The world of cybersecurity is ever-changing, and bad actors are increasingly coming up with sophisticated social engineering phishing attempts that most people lack the training to identify. As we have touched upon in our previous blog posts, with the increasing rise in remote learning/work, bad actors are launching increasingly sophisticated social engineering and phishing campaigns utilizing software that we use every day. Two recent phishing scams have been found, which use phony PDFs and fake Support Google Docs to scam people out of their personnel information and direct them to malicious sites.
Hand in hand with the rise of remote work, the sharing of PDF documents has never been more enticing for bad actors. PDF files are an enticing phishing vector as they are cross-platform and allow attackers to engage directly with users, making their schemes more believable instead of a text-based email with just a plain link. Thanks to research from Palo Alto Networks' Unit 42, we have seen that attacks using PDF files have spiked over the past year. "From 2019-20, we noticed a dramatic 1,160% increase in malicious PDF files – from 411,800 malicious files to 5,224,056." According to Unit 42, the most popular form of PDF phishing lure used an image of a fake CAPTCHA to trick users into clicking a "Continue" button, which led to a malicious site.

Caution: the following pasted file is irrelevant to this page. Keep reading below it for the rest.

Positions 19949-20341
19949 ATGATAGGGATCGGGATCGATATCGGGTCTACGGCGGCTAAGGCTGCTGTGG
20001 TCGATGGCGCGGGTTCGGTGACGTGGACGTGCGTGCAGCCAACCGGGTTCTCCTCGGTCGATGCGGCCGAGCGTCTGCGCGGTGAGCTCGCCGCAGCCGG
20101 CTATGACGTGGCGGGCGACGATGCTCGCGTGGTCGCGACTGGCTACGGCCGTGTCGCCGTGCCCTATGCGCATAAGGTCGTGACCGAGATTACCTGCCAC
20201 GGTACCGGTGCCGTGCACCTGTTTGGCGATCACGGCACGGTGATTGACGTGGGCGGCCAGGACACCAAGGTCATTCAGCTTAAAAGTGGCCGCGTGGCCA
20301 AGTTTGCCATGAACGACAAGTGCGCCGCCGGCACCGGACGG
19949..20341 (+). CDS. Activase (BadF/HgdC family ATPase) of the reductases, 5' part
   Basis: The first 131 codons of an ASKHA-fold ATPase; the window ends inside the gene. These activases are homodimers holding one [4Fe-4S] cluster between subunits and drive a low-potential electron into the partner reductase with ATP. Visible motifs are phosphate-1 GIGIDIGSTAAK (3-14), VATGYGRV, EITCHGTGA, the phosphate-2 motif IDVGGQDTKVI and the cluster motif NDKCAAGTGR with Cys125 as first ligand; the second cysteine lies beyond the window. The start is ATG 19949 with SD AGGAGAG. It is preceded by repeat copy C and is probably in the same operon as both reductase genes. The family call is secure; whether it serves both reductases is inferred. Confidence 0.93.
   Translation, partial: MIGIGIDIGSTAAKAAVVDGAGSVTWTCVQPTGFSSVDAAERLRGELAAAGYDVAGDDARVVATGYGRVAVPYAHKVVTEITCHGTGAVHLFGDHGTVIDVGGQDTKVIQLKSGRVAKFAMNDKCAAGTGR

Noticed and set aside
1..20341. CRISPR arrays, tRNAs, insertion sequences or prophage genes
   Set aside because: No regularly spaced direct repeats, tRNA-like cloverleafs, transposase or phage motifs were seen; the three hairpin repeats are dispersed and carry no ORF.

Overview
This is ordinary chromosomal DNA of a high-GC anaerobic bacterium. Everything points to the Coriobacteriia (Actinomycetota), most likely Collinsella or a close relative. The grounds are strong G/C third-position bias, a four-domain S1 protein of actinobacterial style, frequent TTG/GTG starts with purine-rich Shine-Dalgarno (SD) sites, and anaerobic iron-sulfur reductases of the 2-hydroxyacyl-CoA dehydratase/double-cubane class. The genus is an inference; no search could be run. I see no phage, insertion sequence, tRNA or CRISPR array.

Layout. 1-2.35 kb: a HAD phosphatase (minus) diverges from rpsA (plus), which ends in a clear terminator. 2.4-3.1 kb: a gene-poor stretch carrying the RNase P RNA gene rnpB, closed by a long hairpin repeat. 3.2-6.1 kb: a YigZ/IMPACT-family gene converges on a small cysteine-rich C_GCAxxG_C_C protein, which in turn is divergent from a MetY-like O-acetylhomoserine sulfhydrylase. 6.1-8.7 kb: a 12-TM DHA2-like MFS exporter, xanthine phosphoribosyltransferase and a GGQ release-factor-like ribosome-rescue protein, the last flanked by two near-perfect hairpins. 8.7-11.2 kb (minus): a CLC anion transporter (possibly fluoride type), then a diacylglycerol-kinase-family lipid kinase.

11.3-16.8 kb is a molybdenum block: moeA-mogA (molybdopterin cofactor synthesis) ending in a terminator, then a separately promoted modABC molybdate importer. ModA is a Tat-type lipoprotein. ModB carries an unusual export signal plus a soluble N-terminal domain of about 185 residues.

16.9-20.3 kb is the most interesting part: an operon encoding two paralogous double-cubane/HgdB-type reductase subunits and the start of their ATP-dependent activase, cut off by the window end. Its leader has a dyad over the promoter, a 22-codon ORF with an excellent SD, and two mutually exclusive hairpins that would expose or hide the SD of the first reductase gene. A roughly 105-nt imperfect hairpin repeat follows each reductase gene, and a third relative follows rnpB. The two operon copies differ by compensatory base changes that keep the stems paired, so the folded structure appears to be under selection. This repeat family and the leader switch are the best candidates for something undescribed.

As with the rise in remote work, cryptocurrencies are currently having their shining moment in the sun, and crypto wallet companies are starting to see an increase in the number of phishing attempts made on their users. Crypto wallet provider MetaMask has alerted its users of a new phishing bot that attempts to steal their seed phrases. The bot tries to direct users to a supposed "instant support" portal where they are advised to enter their recovery phrase into a Google Docs form which is then used to respawn user's crypto wallets.
We are continuing our shift to an online-first world both our personal and work data are at risk. Bad actors are continually refining and implementing new kinds of phishing and social engineering scams, making it more difficult for people to be aware of the threats. Implementing a solid security awareness program with PhishingBox can protect your company and give your employees the knowledge to diagnose potential hazards in their personal lives. If you would like to see how to protect your employee's data from bad actors, you can schedule a demo today!
Running simulated phishing tests will determine your employees' susceptibility to social engineering and phishing scams. Train your employees and help them identify spear phishing and ransomware attacks.